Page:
Under Siege (1992)
|Year Of Production||1992|
|Running Time||92:20 (Case: 98)|
|RSDL / Flipper||No/No||Cast & Crew|
|Region Coding||2,4||Directed By||Andrew Davis|
Warner Home Video
Tommy Lee Jones
|Pan & Scan/Full Frame||None||
English Dolby Digital 5.1 (384Kb/s)
French Dolby Digital 5.1 (384Kb/s)
Italian Dolby Digital 5.1 (384Kb/s)
|Widescreen Aspect Ratio||1.78:1|
|Video Format||576i (PAL)|
|Original Aspect Ratio||1.85:1||Miscellaneous|
English for the Hearing Impaired
Italian for the Hearing Impaired
|Annoying Product Placement||No|
|Action In or After Credits||No|
For those who are not in the know, a NAVY ship loaded to the gills with nuclear-tipped Tomahawks and other nasties is cleverly hijacked and taken control of by terrorists. Gary Busey is the ship's Executive Officer who is in on the whole thing and does the work from the inside in order to allow the team of terrorists, headed by the order-barking (and barking-mad) Tommy Lee Jones, to gain entry to the ship. In the meantime, our hero Steven Seagal is the lowly cook who has been locked away for being insubordinate. As it turns out of course, our cook is in fact a steely-eyed ex-SEAL operative, highly skilled in the art of murder, weapons, explosives ... sound familiar? He then systematically defeats the entire terrorist team and regains control of the ship by the end of the film.
The timing of this film is exceptional, with never a dull moment. Lots of clever, fast action with a fair degree of style. Tommy Lee Jones is superb, as is Gary Busey. This is movie can hold its own in this much copied genre and is certainly Steven Seagal's best work. I highly recommend this DVD.
The transfer is presented in an aspect ratio of 1.78:1, and it is blessedly 16x9 enhanced.
The image is nicely detailed, and consistently sharp throughout. It had quite a film-like appearance, being very steady and with a smooth finish to it. The singular aspect of the transfer which lets it down slightly is the shadow detail, and I had to surgically remove half a star from the rating, which is a shame because I really wanted to give it five out of five. You will definitely want to watch this in total darkness - which is how you should watch every movie anyway - because most of the movie is very, very dark. Detail in much of the darkness is lost, though just enough comes through for it not to be too much of a problem or distraction. There is no low-level noise, and there is no edge-enhancement to speak of.
Colours were slightly recessed - after all this does take place on a battle ship, so there is not much to work with. Skin tones were quite good (Erika Eliniak's were perfect), and what colour there was was rendered very nicely and without noise or bleeding.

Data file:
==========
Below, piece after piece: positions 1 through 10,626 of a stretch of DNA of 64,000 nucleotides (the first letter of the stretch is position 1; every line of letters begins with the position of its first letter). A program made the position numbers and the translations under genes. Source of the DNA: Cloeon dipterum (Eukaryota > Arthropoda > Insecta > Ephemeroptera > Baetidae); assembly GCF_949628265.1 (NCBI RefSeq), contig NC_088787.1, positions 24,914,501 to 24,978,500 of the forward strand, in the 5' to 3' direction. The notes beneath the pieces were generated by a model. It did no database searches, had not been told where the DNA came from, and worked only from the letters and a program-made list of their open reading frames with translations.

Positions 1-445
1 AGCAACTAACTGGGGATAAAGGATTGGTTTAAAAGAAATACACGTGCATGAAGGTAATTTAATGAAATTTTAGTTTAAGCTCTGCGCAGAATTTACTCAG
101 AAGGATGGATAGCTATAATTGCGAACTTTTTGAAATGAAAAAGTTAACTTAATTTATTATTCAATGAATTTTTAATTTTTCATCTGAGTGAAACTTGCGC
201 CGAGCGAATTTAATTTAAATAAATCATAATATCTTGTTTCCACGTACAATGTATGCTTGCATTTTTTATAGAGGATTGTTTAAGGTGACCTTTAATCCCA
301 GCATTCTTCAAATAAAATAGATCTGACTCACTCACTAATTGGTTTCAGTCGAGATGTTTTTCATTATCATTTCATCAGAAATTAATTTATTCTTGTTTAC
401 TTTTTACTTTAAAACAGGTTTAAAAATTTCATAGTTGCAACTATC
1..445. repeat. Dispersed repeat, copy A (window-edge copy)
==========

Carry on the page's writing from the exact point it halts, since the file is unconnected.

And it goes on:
I was surprised to find this movie placed on one layer, which is fairly unusual nowadays. However, with no extras whatsoever to impinge on the bit-budget, all is well. There are no significant MPEG artefacts, and indeed most of the movie is exemplary in this respect, with the compression failing in only a few scenes. There are no significant film artefacts, and absolutely no film-to-video artefacts. There is NO aliasing on this transfer at all.
Dialogue was always clear and well recorded, and I noticed no lip sync problems.
The score, composed by Gary Chang (who is a prolific TV scorer) is very interesting, and greatly adds to the effectiveness of the movie as a whole. Its near constant percussive rhythms provide suspense and pace for the movie, and I enjoyed it very much. It is well recorded, with a full sound and is very detailed. The front soundstage actually wraps around you, with sidewall imaging provided by the surrounds, and the depth and width of the imaging is at times extraordinary.
Surround presence consists of mainly a constant support for the score, truly opening up the front soundstage and removing the speakers. It is quite normal for a Dolby Digital mix to be very speaker based, and now and then a mix comes along whereby the sound just appears from certain places in the room, not just directly from the speakers. This is one such transfer, and much is credited to the skilful use of the surrounds. Discrete surround effects occur frequently, and the end result of all this is an extremely immersive soundfield which draws you into the action.
The subwoofer was used frequently to aid with all the explosions and gun shots, and also filled out the score somewhat.
NOTE: To view non-R4 releases, your equipment needs to be multi-zone compatible and usually also NTSC compatible.
The video is excellent, being slightly failed only by the poor shadow detail.
The audio is also excellent, and is of reference quality being truly immersive and high fidelity.
I wonder why we didn't get the handful of extras which appear on the R1 disc? Seems odd.
|DVD||Panasonic A-350A, using S-Video output|
|Display||Pioneer SD-T43W1 16:9 RPTV. This display device is 16x9 capable.|
|Audio Decoder||Built in to DVD player.|
|Amplification||Sony STR DE-525 5x100 watts Dolby Pro-Logic / 5.1 Ready Receiver; 4 x Optimus 10-band Graphic EQ|
|Speakers||Centre: Sony SS-CN35 100 watt; Main & Surrounds: Pioneer CS-R390-K 150-watt floorstanders; Subwoofer: Optimus 100-watt passive|